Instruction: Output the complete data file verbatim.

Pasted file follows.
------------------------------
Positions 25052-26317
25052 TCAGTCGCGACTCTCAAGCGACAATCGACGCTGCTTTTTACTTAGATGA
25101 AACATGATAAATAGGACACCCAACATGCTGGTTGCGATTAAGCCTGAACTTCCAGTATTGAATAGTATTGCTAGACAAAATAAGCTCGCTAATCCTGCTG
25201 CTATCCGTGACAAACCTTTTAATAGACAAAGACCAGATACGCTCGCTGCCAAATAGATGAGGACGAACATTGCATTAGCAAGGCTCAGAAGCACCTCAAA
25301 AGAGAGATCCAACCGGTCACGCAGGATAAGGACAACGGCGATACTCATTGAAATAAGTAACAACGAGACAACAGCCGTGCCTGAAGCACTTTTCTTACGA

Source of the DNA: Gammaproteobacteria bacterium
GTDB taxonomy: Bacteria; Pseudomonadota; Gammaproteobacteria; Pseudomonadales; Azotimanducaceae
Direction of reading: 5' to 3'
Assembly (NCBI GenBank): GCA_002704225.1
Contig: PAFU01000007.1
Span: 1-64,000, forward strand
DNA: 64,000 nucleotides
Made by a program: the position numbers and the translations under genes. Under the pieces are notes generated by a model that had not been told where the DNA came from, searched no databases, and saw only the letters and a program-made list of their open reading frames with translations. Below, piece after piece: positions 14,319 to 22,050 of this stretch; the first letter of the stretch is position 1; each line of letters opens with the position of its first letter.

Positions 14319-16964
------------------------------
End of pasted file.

Positions 25052-26317
25052 TCAGTCGCGACTCTCAAGCGACAATCGACGCTGCTTTTTACTTAGATGA
25101 AACATGATAAATAGGACACCCAACATGCTGGTTGCGATTAAGCCTGAACTTCCAGTATTGAATAGTATTGCTAGACAAAATAAGCTCGCTAATCCTGCTG
25201 CTATCCGTGACAAACCTTTTAATAGACAAAGACCAGATACGCTCGCTGCCAAATAGATGAGGACGAACATTGCATTAGCAAGGCTCAGAAGCACCTCAAA
25301 AGAGAGATCCAACCGGTCACGCAGGATAAGGACAACGGCGATACTCATTGAAATAAGTAACAACGAGACAACAGCCGTGCCTGAAGCACTTTTCTTACGA

Source of the DNA: Gammaproteobacteria bacterium
GTDB taxonomy: Bacteria; Pseudomonadota; Gammaproteobacteria; Pseudomonadales; Azotimanducaceae
Direction of reading: 5' to 3'
Assembly (NCBI GenBank): GCA_002704225.1
Contig: PAFU01000007.1
Span: 1-64,000, forward strand
DNA: 64,000 nucleotides
Made by a program: the position numbers and the translations under genes. Under the pieces are notes generated by a model that had not been told where the DNA came from, searched no databases, and saw only the letters and a program-made list of their open reading frames with translations. Below, piece after piece: positions 14,319 to 22,050 of this stretch; the first letter of the stretch is position 1; each line of letters opens with the position of its first letter.

Positions 14319-16964